July 31, 2007 | Graham

Andrews technically correct

After having read reports of Kevin Andrew’s press conference where he provides further reasons for revoking Mohamed Haneef’s visa (like this one) I’m satisfied that he had good grounds.
The minister only has to operate on the basis of the balance of probabilities. Evidence that might not be sufficient to obtain a criminal conviction can easily sustain a visa decision. Criminal law requires a higher standard of proof because the penalties are so onerous, but there is no alienable human right to a visa, as there is to freedom from imprisonment.
That doesn’t justify Andrew’s entire actions in this case. To revoke a visa in order to hold a man without trial for a period of perhaps two years while awaiting trial on a matter where he had been granted bail, is a denial of basic human rights. It also, as Julian Burnside stated on Radio National some mornings ago, constitues a breach of the rule of law.
No-one will be interested in this point because hardly anyone understood it, or made it. Instead the debate divided into those who say that Haneef is innocent, and those who say that he might be, but there are enough problems with his story to treat him with extreme caution.
While he was in custody, the pro-Haneef forces seemed to me to have the upper-hand. Since the collapse of his case, and Andrew’s proper exercise of his discretion to deport him, the balance has changed. Haneef has made a number of mistakes.
He did a paid interview with 60 Minutes. Not an error on its own, but tacky. Then when he got back to India he put it in the context of claiming to be “victimised”. The tenor of his responses was clearly political. Islam is a “religion of peace” so he couldn’t have been involved in anything. Yes, well… And I’m sure I heard him say his training was against violence (but can’t find the video clip anywhere).
The government is a little lucky that these comments by Alexander Downer have disappeared, “What do you expect them to do, fall on the ground and grovel? Eat dirt? I mean, get real.” But Kevin Rudd must be wishing he’d kept to his original plan and said nothing, rather than calling for a judicial inquiry.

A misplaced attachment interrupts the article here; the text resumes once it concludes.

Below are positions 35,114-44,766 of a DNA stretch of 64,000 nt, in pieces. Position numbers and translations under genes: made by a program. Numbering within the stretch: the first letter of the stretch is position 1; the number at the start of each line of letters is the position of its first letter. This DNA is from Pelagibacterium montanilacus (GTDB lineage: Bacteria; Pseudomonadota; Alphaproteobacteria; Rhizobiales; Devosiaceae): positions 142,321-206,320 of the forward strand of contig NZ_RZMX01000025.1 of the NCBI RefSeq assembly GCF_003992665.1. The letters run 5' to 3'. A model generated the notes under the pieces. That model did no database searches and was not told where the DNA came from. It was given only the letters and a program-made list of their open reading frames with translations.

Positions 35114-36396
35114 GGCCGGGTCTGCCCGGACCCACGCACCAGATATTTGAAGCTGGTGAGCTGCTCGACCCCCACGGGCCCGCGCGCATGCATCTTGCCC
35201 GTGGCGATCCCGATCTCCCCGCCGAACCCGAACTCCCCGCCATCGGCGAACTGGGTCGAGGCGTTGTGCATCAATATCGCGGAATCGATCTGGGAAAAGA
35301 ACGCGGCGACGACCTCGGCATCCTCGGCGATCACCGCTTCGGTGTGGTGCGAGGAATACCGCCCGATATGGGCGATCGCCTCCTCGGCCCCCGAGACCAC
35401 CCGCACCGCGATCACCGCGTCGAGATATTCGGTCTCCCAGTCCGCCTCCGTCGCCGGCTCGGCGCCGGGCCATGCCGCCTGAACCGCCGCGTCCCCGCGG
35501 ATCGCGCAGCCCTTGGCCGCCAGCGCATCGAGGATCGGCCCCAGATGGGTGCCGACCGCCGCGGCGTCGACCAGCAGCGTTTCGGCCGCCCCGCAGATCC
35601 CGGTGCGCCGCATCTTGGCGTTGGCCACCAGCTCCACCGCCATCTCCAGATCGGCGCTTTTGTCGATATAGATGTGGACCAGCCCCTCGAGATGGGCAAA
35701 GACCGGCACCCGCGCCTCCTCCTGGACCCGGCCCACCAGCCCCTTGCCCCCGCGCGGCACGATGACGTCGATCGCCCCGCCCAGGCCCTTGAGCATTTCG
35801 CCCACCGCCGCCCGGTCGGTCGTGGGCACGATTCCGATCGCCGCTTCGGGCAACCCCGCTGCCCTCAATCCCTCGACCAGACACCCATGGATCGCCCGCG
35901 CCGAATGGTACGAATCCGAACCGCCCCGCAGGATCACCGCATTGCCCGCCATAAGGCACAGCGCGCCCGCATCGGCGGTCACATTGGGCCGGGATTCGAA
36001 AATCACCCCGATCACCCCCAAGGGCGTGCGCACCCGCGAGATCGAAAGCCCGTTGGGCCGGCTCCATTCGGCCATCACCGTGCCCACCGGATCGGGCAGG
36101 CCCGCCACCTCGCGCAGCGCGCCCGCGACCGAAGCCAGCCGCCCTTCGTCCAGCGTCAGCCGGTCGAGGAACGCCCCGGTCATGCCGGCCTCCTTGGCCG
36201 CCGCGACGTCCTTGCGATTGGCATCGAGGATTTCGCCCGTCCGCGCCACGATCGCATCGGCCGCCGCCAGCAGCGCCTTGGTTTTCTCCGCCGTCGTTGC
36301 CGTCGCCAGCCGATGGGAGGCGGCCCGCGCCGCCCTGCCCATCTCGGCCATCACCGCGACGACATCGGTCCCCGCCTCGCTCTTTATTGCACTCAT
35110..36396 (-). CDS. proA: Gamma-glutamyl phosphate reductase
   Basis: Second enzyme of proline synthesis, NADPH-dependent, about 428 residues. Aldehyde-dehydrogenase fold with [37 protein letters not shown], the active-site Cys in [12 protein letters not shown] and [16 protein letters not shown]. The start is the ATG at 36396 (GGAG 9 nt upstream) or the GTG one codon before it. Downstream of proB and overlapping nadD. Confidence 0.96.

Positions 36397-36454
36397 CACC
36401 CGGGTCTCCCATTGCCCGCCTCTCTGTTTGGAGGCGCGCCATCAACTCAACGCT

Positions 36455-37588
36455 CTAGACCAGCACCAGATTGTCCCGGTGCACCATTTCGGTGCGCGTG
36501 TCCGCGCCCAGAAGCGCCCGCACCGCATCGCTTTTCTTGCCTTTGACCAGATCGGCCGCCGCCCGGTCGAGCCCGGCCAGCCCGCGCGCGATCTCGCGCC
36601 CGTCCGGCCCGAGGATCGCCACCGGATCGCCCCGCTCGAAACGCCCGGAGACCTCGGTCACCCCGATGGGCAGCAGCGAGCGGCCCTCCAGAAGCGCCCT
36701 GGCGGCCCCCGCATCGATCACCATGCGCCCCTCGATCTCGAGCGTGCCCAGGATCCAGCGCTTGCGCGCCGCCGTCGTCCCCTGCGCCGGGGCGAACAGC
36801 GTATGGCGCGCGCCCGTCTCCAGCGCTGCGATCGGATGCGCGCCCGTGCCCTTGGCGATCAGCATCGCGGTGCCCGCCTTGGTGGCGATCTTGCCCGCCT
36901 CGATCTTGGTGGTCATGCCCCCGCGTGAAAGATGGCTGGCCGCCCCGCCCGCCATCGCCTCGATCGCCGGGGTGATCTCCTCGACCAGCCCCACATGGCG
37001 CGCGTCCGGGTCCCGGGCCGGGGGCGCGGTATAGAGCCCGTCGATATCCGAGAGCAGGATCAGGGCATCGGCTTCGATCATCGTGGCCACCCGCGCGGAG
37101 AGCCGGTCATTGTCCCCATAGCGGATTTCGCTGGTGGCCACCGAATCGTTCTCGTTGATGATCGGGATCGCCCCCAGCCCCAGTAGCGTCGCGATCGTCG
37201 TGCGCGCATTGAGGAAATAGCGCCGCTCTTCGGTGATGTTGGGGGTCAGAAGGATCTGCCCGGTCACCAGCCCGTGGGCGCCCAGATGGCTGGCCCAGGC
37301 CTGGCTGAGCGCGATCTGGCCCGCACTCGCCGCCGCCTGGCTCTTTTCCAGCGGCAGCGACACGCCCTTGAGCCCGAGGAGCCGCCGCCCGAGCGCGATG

It could be that this will be a turning point in Rudd’s opinion ratings. He needed to take some risks on this issue, and he has, but the wrong ones. If they’d made a stand on using the visa to lock Haneef up after he’d been granted bail, then they’d be clearly differentiated from the government, but broadly on the publicly acceptable right line. Instead, they’ve allowed themselves to get side-tracked onto an argument about whether Andrews had the right to revoke the visa, which appears to have now been settled against them.

Posted by Graham at 10:00 pm | Comments (3) |
Filed under: Australian Politics


  1. Please,Andrews is a bloody dummy,he has no idea,a judicial inquiry whats wrong with that,this case has been stuffed up from go to whoa but the Feds at the least Andrews and Kelty and the DPP should be sacked along with the 300 who laboured mightily and produced nothing.
    Do you think the Indian Govt would not be in possession of the same facts Andrews was,and they don,t seem concerned,why so, they have a Muslim problem as well.
    This is just Howard playing fast and very loose with the truth as he does when hes is in trouble,because what you have to remember is Howard will do and say anything including selective release of information to discredit people who he wants to demonize,to get reelected.
    Howard also counts on the unquestioning acceptance of his his spin but the large group in OZ who accept without question anything that the Govt says,this is also even more true where the major newspaper is controlled by people who support the Govt at all times ie WA and the West, and I often wonder why con men do so well in Australia but after watching 11 yrs of Howard I understand why.
    PS nice pic on the column.good to put a face to the name

    Comment by John Ryan — August 1, 2007 @ 11:00 am

  2. It’s not over yet Graham. Too early to call I think. Already Andrews is not answering questions about Haneef’s attempts to contact UK police.
    I notice today that Andrews is signalling the whistle plus wedge tactic of proposing tighter immigration conditions. That offers Rudd opportunities over immigration rates which he probably wouldn’t take on, but could if push came to shove.

    Comment by Lyn — August 1, 2007 @ 4:57 pm

  3. Andrew Bartlett is 100% correct: it’s not the minister who is at fault, it is the legislation which permits him to act with complete disregard for the civil liberties of anyone who comes here as a refugee, a migrant or a guest.
    Well, Kevin Andrews *is* personally at fault inasmuch as he helped to pass those draconian 1998 amendments to the Act, but so is almost everyone else who was in Parliament at the time.
    We shouldn’t fault him now for acting according to the law.
    Don’t sack the minister, fix the law.

    Comment by xoddam aka Jonathan Maddox — August 3, 2007 @ 12:04 pm

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